The charming adventures of an analyst and his solver.

*A quick introduction to writing and interpreting Monte Carlo simulations in Python.*

One of the most useful tools one learns in an Operations Research curriculum is Monte Carlo Simulation. Its utility lies in its simplicity: one can learn vital information about nearly any process, be it deterministic or stochastic, without wading through the grunt work of finding an analytical solution. It can be used for off-the-cuff estimates or as a proper scientific tool. All one needs to know is how to simulate a given process and its appropriate probability distributions and parameters if that process is stochastic.

Here's how it works:

- Construct a simulation that, given input values, returns a value of interest. This could be a pure quantity, like time spent waiting for a bus, or a boolean indicating whether or not a particular event occurs.
- Run the simulation a, usually large, number of times, each time with randomly generated input variables. Record its output values.
- Compute sample mean and variance of the output values.

One can think of Monte Carlo Simulation as throwing darts. Say you want to find the area under a curve without integrating. All you must do is draw the curve on a wall and throw darts at it randomly. After you've thrown enough darts, the area under the curve can be approximated using the percentage of darts that end up under the curve times the total area.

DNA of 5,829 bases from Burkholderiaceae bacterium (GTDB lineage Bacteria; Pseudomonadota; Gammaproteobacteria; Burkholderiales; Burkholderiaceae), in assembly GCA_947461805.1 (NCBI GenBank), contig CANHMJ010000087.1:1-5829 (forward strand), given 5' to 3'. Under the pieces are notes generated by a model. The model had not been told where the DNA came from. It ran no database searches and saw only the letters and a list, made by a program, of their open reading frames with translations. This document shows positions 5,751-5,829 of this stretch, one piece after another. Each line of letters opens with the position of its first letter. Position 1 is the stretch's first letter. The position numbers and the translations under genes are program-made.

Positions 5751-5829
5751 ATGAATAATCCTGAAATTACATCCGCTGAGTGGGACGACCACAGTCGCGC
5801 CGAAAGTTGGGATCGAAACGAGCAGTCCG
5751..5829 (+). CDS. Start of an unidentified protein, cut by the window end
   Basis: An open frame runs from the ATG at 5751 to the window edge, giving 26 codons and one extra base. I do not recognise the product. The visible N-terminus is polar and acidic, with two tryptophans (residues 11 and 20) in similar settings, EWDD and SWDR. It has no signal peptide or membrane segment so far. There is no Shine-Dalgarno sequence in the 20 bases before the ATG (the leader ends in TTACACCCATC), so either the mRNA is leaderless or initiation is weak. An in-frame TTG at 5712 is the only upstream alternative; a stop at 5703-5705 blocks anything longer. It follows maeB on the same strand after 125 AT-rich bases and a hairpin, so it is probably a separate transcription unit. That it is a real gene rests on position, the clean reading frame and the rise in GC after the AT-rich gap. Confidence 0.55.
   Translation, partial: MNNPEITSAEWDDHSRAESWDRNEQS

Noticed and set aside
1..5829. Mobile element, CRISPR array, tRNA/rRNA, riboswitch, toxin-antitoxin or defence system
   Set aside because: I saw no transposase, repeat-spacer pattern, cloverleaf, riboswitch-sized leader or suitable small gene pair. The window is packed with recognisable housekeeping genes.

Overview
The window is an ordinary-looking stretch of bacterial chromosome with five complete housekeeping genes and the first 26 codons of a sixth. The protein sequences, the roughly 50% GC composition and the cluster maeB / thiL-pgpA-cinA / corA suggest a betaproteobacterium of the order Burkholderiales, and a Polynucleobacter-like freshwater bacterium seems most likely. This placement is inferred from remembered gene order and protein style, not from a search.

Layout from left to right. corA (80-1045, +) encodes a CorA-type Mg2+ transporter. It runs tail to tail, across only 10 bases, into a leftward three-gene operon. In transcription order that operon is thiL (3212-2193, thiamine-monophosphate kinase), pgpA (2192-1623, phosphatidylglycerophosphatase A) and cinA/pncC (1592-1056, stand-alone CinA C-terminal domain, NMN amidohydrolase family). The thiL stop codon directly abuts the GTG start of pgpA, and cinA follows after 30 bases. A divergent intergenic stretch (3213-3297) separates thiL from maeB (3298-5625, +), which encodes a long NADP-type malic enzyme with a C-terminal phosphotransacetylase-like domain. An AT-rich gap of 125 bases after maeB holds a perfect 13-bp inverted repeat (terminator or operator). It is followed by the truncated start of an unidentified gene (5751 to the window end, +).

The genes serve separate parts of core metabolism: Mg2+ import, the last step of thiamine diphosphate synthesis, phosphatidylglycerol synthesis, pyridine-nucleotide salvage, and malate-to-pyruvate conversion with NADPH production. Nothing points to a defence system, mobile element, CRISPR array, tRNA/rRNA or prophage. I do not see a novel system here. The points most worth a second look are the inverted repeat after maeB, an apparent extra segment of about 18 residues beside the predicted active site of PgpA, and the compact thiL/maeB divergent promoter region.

This technique is often performed using a spreadsheet, but that can be a bit clunky and may make more complex simulations difficult. I'd like to spend a minute showing how it can be done in Python. Consider the following scenario:

Passengers for a train arrive according to a Poisson process with a mean of 100 per hour. The next train arrives exponentially with a rate of 5 per hour. How many passers will be aboard the train?

We can simulate this using the fact that a Poisson process can be represented as a string of events occurring with exponential inter-arrival times. We use the sim() function below to generate the number of passengers for random instances of the problem. We then compute sample mean and variance for these values.

```
import random
PASSENGERS = 100.0
TRAINS = 5.0
ITERATIONS = 10000
def sim():
passengers = 0.0
# Determine when the train arrives
train = random.expovariate(TRAINS)
# Count the number of passenger arrivals before the train
now = 0.0
while True:
now += random.expovariate(PASSENGERS)
if now >= train:
break
passengers += 1.0
return passengers
if __name__ == '__main__':
output = [sim() for _ in xrange(ITERATIONS)]
total = sum(output)
mean = total / len(output)
sum_sqrs = sum(x*x for x in output)
variance = (sum_sqrs - total * mean) / (len(output) - 1)
print 'E[X] = %.02f' % mean
print 'Var(X) = %.02f' % variance
```

Running this code yields the intuitive result: we expect 20 passengers on the train. While this is a very simple example, we could easily replace the sim() function with a simulator of any system of arbitrary complexity and get a pretty good estimation of its behavior.